Six extra keys come with the keyboard as well as a keycap puller which comes in handy especially for cleaning. The dimensions indicate this is a compact keyboard, and this is because of the omission of a numberpad. This is a wise choice for a gaming keyboard, and if you want one with a numberpad, you should wait for the upcoming QuickFire Pro or Trigger. Despite the compact size, the weight is quite high. In fact, it is much heavier than the Logitech G11 its replacing which is much larger. The MSRP is lower than most mechanical keyboards due to the lack of a numberpad. I found one very similar Leopold for the same price – it too has a detachable USB cable, no numberpad, PS/2 and USB support, and Cherry MX Red switches. However, that Leopold doesn’t come with the extra keys, keycap puller, or one particular feature I love about the QuickFire Rapid which you’ll see later.
Inside you’ll find the keyboard inside of a foam bag (removed in this picture), and accessories.
A user’s guide is included.
The accessories include six extra keys – red arrow keys to replace the WASD keys, further appealing to gamers, as well as two Cooler Master keys to replace the default CTRL keys, and a keycap puller.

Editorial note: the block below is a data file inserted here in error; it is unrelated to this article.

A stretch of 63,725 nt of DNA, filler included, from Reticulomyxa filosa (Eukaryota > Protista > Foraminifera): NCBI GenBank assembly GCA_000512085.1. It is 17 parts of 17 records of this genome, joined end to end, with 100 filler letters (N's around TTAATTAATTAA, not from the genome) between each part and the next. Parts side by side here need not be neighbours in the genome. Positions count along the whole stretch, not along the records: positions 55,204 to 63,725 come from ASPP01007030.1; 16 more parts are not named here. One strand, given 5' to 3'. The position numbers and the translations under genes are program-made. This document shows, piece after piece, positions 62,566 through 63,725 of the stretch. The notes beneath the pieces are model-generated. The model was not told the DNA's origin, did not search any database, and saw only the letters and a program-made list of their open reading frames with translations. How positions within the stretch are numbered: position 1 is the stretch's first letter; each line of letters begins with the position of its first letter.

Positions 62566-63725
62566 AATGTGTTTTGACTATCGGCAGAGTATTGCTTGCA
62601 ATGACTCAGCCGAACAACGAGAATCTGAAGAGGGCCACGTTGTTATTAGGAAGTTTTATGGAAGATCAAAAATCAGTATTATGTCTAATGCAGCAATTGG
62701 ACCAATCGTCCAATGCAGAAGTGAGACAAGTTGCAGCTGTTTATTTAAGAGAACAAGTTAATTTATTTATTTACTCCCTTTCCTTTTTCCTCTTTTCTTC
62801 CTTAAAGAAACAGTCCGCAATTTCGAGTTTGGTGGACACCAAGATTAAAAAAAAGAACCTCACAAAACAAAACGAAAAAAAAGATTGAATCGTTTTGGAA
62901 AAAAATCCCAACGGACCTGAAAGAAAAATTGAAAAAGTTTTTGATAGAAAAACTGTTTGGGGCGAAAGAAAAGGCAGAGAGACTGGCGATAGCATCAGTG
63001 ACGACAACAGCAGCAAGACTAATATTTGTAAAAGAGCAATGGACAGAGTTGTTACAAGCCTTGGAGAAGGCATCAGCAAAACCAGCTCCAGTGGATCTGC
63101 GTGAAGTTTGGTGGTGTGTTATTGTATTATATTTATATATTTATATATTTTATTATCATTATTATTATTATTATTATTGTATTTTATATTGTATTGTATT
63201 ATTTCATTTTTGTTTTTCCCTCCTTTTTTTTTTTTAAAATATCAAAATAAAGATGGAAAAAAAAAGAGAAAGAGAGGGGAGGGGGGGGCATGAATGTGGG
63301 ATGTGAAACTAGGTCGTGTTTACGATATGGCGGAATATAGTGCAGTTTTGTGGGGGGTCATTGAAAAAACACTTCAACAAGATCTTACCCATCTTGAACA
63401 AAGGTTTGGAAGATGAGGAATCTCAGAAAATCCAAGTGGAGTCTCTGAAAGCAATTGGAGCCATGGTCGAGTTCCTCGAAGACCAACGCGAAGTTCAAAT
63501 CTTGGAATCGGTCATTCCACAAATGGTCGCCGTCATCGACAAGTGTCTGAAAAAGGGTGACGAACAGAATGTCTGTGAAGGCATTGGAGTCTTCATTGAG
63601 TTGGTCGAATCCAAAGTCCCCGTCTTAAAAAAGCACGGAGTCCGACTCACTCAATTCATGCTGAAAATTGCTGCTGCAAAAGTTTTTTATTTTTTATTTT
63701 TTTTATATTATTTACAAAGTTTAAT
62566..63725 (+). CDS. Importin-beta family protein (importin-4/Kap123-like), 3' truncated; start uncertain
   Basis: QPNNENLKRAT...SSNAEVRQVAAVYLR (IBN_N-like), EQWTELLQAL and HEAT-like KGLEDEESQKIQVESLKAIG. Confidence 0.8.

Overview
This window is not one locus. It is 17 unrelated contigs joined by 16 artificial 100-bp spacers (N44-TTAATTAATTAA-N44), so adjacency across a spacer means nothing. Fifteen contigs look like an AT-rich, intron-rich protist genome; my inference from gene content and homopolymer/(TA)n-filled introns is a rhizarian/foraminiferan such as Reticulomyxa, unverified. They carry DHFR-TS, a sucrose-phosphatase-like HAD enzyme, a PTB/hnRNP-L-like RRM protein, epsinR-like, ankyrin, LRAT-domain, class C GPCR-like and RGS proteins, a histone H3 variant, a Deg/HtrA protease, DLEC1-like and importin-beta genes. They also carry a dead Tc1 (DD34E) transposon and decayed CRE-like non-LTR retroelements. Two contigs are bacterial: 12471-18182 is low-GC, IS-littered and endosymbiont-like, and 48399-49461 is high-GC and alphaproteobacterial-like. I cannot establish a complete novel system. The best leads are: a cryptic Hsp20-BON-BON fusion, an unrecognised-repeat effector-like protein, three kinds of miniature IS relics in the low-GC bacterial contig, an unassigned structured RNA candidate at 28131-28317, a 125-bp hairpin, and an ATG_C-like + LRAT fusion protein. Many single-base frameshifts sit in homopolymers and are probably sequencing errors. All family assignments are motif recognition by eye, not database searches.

So that pretty much wraps up this section. The packaging alone bears no surprises, but I love the six spare keys and keypuller. These things would normally drive the cost up even more, but you get them with a mechanical keyboard that costs less than the majority of its competition. Time to move on to the more interesting stuff.
Now we’ll be taking a closer look at the keyboard itself. Upon removing it from the packaging, the hefty weight becomes evident. It is far heavier than any generic keyboard and has “Quality” written all over it. By the way, this keyboard is OEM by Costar, a brand known for their high quality mechanical keyboards. The feel of the QuickFire Rapid is distinctive as it has a rubber coating over the durable, thick plastic body.